Here’s the new report from the National Academy of Science (free PDF download).
Science and technology are embedded in virtually every aspect of modern life. As a result, people face an increasing need to integrate information from science with their personal values and other considerations as they make important life decisions about medical care, the safety of foods, what to do about climate change, and many other issues. Communicating science effectively, however, is a complex task and an acquired skill. Moreover, the approaches to communicating science that will be most effective for specific audiences and circumstances are not obvious. Fortunately, there is an expanding science base from diverse disciplines that can support science communicators in making these determinations.
Communicating Science Effectively offers a research agenda for science communicators and researchers seeking to apply this research and fill gaps in knowledge about how to communicate effectively about science, focusing in particular on issues that are contentious in the public sphere. To inform this research agenda, this publication identifies important influences – psychological, economic, political, social, cultural, and media-related – on how science related to such issues is understood, perceived, and used.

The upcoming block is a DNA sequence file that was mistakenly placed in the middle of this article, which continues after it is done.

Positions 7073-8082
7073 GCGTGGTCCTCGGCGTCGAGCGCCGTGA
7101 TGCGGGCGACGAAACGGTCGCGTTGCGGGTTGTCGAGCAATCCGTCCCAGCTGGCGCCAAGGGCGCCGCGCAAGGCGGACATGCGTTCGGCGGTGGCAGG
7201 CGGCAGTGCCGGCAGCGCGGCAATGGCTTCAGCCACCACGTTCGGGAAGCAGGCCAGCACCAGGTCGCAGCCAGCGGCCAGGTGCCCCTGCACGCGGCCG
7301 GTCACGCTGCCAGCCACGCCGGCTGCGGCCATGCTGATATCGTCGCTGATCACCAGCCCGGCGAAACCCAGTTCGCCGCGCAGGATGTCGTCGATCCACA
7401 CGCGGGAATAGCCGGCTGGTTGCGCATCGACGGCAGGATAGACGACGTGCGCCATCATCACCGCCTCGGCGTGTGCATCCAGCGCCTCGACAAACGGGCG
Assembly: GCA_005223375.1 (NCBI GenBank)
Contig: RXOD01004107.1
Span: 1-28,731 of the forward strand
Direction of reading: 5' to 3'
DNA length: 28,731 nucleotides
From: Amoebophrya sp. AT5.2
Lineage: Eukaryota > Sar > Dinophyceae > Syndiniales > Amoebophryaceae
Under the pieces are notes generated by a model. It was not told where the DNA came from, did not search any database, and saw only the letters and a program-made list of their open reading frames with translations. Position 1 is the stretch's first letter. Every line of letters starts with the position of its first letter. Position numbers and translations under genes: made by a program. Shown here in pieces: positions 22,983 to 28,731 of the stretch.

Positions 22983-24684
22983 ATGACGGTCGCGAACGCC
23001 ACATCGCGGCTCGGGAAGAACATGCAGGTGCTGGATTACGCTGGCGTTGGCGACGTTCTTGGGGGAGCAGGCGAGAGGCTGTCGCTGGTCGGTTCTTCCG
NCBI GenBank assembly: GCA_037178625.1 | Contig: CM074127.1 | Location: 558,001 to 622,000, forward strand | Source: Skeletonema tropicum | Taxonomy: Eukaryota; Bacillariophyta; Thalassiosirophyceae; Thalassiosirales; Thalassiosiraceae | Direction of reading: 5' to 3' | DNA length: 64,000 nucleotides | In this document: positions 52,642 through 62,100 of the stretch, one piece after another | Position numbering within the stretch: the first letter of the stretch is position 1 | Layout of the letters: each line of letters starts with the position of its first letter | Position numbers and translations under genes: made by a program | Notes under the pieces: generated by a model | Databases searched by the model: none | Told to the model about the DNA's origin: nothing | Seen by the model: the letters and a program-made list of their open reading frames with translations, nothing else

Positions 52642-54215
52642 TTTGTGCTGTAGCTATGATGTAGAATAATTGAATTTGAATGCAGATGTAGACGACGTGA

New with Derrick Anderson of Arizona State University, this paper is now forthcoming at the Review of Policy Research. Here’s the abstract: